After the col­lapse of the Soviet Uni­on, the repub­lics declared inde­pend­ence in 1991. They con­tin­ued their inher­ited ethno-nation­al­ist iden­tit­ies and adop­ted policies to pro­mote the status of the tit­u­lar eth­nic group and its lan­guage as a mark­er of nation­al iden­tity. In the Soviet peri­od, the tit­u­lar lan­guages of the repub­lics were co-offi­cial along­side Rus­si­an, although usu­al­ly­with an inferi­or status. Just pri­or to inde­pend­ence, all repub­lics sought to change this bal­ance and declared the tit­u­lar lan­guage to be the offi­cial lan­guage, with Rus­si­an giv­en sec­ond­ary status as an intereth­nic lin­gua franca. Sim­il­ar policies con­tin­ued after inde­pend­ence, although in Kaza­kh­stan both lan­guages were give­nequal status, while Turk­menistan and Uzbek­istan adop­ted mono­lin­gual policies with no form­al role for Rus­si­an. In all repub­lics how­ever, Rus­si­an was well entrenched with large Rus­si­an speak­ing minor­it­ies in all coun­tries and Rus­si­an con­tin­ued to play an import­ant role on their soci­o­lin­guist­ic pro­file.

Script reform has been an issue in all coun­tries­and is basic­ally a polit­ic­al issue related to estab­lish­ing a new iden­tity and reject­ing the impos­i­tions of the Soviet peri­od. In Uzbek­istan and Tajikistan, the Arab­ic script was con­sidered but was not adop­ted, Tajikistan has con­tin­uedto use Cyril­lic, and Uzbek­istan is mov­ing to Lat­in script. Script reform has not yet been fully imple­men­ted, with the adop­tion of Lat­in script being most com­plete in Turk­menistan.

In edu­ca­tion policy, there has been a con­cern in lan­guage edu­ca­tion policy to strengthen the pos­i­tion of the tit­u­lar lan­guages. Theyare the nor­mal medi­um of instruc­tion in schools, although the policy on medi­um of instruc­tion var­ies across the coun­tries, with Rus­si­an and some eth­nic lan­guages being recog­nised­in most repub­lics. Uzbek­istan and Tajikistan have adop­ted highly mul­ti­lin­gual approaches. Uzbek­istan recog­nises a right to use any eth­nic lan­guage in education,althoughcurrently only Kaza­kh, Kyrgyz, Rus­si­an, Tajik and Turk­men have been approved as medi­ums of instruc­tion, with Karakalpak being used in the autonom­ous Karakalpak­stan­Re­pub­lic. Tajikistan also allows eth­nic lan­guages to be used in school­ing but guar­an­tees only the use of Tajik, Rus­si­an and Uzbek, with Kyrgyz and Turk­men per­mit­ted in areas with large num­bers of speak­ers. Kaza­kh­stan has both Kaza­kh and Rus­si­an medi­um schools. Only in Turk­menistan is the tit­u­lar lan­guage the sole medi­um of instruc­tion in gov­ern­ment schools and oth­er lan­guages are expli­citly excluded. All policies, except for in Turkmenistan’s, have thus respon­ded to some degree to the intern­al eth­no­lin­guist­ic diversity of the coun­tries. Learn­ing the tit­u­lar lan­guage is, how­ever, required regard­less of the medi­um of instruc­tion in schools as a sub­ject for all stu­dents. Edu­ca­tion policies also require the learn­ing of addi­tion­al lan­guages bey­ond the nation­al lan­guage and moth­er tongues; Rus­si­an is required from primary school level, except in Turk­menistan where policy regard­ing Rus­si­an has been ambigu­ous, andEng­lish is also a required sub­ject in all coun­tries begin­ning in primary school. This means that most sys­tems have a tri­lin­gual policy with the tit­u­lar lan­guage, Rus­si­an and Eng­lish.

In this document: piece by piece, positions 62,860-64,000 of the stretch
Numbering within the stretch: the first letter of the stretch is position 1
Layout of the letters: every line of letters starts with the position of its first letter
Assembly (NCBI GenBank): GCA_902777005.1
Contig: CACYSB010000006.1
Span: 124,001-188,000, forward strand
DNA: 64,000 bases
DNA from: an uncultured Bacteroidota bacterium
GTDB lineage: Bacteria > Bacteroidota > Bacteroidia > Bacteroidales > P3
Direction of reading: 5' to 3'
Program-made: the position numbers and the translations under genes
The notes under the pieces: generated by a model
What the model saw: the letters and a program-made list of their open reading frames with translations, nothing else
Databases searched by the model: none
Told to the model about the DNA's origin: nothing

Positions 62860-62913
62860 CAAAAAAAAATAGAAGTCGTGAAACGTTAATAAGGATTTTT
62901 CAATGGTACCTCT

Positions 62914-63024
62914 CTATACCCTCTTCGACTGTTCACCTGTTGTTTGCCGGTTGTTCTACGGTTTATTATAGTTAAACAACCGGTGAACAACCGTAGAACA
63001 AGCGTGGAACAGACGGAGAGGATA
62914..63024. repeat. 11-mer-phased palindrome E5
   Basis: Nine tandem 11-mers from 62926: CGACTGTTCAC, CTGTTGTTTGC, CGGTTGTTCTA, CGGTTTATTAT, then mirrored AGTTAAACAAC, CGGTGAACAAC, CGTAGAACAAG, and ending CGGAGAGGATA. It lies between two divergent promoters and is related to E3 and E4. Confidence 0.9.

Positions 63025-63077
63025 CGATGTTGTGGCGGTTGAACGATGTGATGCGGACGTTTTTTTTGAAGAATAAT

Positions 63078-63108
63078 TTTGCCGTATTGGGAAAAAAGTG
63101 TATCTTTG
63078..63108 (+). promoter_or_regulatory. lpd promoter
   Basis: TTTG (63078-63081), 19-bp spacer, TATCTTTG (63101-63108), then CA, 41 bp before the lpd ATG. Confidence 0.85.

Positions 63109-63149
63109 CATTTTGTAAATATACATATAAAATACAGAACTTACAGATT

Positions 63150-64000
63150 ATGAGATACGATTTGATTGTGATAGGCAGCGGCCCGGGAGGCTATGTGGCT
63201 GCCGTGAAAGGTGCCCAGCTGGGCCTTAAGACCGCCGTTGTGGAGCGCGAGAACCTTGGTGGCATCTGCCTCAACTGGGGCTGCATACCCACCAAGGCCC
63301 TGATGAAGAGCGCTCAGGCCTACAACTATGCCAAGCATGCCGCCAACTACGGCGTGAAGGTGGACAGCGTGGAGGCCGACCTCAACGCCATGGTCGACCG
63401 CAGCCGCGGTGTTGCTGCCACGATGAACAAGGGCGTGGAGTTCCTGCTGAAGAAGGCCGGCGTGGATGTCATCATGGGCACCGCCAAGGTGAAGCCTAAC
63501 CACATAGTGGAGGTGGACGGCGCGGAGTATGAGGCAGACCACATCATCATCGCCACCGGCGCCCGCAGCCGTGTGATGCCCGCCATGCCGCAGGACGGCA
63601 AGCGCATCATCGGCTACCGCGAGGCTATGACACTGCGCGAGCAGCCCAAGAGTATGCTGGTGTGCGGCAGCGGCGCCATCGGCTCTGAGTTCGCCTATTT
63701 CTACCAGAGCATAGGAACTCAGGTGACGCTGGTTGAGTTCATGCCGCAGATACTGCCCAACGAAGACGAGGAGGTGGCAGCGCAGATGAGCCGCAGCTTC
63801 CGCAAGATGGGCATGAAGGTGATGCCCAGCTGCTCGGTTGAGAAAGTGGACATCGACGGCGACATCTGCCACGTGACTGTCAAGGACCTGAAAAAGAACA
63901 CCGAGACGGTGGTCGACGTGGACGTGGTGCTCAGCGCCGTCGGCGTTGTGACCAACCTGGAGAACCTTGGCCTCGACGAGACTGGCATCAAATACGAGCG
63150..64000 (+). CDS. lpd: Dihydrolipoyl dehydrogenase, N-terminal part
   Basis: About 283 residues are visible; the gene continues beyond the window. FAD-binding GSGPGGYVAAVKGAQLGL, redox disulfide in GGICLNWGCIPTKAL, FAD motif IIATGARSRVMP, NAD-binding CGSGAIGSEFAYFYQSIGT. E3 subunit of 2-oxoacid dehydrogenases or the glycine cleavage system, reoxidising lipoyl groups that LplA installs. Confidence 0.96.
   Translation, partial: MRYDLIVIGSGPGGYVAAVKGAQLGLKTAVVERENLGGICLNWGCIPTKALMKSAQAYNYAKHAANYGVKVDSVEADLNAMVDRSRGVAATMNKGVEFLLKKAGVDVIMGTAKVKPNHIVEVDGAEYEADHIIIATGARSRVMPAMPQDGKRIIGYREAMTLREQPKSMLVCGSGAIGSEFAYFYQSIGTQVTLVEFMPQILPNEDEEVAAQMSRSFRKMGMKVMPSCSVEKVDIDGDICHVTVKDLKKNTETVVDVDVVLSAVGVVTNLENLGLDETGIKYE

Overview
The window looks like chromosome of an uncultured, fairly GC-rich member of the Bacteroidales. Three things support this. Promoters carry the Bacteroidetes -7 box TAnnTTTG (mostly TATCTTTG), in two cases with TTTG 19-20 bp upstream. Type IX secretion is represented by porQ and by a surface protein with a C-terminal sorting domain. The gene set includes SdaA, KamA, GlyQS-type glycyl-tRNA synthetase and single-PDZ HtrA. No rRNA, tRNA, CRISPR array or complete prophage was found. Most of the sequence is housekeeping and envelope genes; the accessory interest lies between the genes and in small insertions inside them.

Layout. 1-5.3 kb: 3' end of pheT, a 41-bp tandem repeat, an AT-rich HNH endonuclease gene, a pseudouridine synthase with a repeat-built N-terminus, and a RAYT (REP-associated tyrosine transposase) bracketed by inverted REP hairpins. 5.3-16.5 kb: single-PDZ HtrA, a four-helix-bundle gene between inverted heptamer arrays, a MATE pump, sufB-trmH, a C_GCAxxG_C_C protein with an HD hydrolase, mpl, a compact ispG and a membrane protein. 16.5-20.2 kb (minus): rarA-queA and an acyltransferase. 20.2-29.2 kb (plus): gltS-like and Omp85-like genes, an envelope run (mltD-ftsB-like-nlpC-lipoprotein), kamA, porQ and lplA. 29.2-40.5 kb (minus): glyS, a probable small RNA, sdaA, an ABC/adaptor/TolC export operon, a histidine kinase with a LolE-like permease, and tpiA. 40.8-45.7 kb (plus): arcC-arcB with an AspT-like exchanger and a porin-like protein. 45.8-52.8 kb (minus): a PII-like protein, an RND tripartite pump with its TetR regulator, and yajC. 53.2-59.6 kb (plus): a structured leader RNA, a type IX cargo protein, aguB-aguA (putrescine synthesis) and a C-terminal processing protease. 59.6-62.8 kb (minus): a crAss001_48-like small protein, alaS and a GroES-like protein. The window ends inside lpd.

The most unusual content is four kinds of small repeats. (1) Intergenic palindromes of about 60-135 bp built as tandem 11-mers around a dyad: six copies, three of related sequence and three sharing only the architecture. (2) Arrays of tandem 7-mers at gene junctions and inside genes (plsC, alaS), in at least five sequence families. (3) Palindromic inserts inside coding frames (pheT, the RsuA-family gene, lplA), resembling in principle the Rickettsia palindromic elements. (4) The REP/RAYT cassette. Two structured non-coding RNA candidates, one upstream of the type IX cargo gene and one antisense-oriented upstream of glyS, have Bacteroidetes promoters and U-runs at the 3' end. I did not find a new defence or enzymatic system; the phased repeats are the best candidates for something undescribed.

Fur­ther read­ing

Lid­di­coat, A. J. (2019). Lan­guage-in-edu­ca­tion policy in the Cent­ral Asi­an repub­lics of Kyrgyz­stan, Tajikistan, Turk­menistan, and Uzbek­istan. In A. Kirk­patrick & A. J. Lid­di­coat (Eds.), The Rout­ledge inter­na­tion­al hand­book of lan­guage edu­ca­tion policy in Asia (pp. 452 – 470). New York: Rout­ledge.

Regan, T. (2019). Lan­guage plan­ning and lan­guage policy in Kaza­kh­stan. In A. Kirk­patrick & A. J. Lid­di­coat (Eds.), The Rout­ledge inter­na­tion­al hand­book of lan­guage edu­ca­tion policy in Asia (pp. 442 – 451). New York: Rout­ledge.